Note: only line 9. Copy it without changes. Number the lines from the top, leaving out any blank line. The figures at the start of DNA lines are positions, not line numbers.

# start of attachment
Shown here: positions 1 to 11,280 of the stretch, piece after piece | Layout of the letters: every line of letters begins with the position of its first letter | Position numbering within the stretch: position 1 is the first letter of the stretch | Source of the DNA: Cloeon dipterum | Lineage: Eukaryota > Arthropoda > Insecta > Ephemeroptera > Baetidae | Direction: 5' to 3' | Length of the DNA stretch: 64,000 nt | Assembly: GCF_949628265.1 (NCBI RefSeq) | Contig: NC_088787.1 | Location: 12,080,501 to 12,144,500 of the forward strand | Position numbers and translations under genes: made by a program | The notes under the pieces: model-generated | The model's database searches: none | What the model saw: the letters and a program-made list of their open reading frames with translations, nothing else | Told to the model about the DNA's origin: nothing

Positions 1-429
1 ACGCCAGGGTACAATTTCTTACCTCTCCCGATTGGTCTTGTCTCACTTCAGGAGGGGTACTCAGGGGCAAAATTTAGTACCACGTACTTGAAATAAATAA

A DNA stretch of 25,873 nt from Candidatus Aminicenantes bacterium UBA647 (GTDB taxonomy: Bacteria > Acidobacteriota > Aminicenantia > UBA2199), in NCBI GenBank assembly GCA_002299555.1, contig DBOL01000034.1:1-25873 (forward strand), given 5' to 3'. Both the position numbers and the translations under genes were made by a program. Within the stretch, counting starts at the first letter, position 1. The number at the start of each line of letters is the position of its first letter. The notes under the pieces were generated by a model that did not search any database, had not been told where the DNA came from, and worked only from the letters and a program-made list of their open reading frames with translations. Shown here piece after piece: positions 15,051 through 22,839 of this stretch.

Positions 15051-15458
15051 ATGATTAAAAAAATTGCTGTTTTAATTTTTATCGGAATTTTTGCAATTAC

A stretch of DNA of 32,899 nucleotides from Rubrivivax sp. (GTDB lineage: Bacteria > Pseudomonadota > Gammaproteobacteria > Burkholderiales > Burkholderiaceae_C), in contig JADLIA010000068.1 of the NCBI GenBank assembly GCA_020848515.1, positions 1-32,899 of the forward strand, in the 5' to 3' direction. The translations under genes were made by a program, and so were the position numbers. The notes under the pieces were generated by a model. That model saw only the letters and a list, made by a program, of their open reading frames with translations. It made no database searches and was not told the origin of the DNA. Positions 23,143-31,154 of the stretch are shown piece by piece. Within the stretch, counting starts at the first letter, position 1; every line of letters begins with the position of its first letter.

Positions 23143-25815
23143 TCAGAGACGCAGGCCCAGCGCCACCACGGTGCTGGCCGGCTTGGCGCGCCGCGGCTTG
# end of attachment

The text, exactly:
23143 TCAGAGACGCAGGCCCAGCGCCACCACGGTGCTGGCCGGCTTGGCGCGCCGCGGCTTG